Critics say the addition of five new sniffer dogs at our international airports is not enough to protect New Zealand's most valuable industries.
More than 90 biosecurity jobs have disappeared in the last four years, and during that time the horticulture industry has suffered two significant threats.
"We believe the system needs a complete review and overhaul," said Labour's primary industries spokesperson Damien O'Connor.
"We have to remember that dogs are the last line of defence. If we get one nasty pest or disease it will be irreversible."
Out on the orchard, the concerns are shared.
"It is a nervous time because I know there is not the resources there to catch everything," said orchardist Monte Neal.
But Primary Industries Minister David Carter said they can rest easy because New Zealand has "the best biosecurity system in the world".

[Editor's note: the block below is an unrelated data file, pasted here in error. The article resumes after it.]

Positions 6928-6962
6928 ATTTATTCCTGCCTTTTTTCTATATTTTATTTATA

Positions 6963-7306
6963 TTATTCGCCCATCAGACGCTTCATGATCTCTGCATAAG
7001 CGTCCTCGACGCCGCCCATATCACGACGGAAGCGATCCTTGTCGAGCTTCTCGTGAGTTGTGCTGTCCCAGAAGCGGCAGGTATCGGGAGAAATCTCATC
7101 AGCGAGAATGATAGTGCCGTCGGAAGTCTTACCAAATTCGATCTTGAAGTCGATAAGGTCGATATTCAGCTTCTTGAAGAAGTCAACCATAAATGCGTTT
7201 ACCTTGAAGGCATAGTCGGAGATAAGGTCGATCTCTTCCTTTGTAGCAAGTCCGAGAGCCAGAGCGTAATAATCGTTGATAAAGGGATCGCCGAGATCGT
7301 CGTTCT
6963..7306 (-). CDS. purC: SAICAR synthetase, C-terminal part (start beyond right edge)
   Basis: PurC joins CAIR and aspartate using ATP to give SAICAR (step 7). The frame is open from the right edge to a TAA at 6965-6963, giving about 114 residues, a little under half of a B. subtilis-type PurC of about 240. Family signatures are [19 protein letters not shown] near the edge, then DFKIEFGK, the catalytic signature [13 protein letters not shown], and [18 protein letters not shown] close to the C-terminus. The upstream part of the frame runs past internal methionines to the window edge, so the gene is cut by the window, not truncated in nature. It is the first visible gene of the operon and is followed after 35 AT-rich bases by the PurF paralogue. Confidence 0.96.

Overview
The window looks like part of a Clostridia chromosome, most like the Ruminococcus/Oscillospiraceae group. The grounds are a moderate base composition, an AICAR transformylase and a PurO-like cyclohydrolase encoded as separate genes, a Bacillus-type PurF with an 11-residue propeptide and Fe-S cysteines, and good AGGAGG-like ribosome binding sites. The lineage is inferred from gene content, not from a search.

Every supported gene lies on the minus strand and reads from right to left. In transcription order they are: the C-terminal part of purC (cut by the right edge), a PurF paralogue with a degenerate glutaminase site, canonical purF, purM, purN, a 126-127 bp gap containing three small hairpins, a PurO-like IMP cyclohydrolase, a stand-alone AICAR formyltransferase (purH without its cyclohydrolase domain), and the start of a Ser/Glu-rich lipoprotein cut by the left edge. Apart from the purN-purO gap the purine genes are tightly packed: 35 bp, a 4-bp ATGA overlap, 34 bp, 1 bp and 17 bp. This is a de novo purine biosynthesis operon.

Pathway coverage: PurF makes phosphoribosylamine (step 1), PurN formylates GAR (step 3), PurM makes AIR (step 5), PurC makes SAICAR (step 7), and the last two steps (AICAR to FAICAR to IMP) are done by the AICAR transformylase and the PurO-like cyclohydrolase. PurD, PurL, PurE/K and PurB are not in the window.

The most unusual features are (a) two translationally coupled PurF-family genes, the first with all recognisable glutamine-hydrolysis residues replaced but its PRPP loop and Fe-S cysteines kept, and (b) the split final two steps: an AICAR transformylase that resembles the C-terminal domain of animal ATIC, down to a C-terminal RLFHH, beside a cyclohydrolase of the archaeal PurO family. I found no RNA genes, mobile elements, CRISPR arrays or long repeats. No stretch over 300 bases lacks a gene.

"I am keen to get us to the stage where we can say we are monitoring every international flight coming into our airports," Carter said.
This year suburbs of Auckland were locked down after a single Queensland fruit fly arrived here.
And the kiwifruit-killing disease Psa also made it across the border.
Neal says New Zealand's economic "fruits" deserve better protection.
"We need more people on the frontline and we need more education of visitors to this country," he said.
The Government says as well as the extra dogs, it is also bolstering frontline workers.
"We are now actively recruiting more positions at the border with 40 staff about to start at the border in the next two weeks," said Carter.
Eight new trainers are also needed so the extra dogs can get to work as soon as they graduate.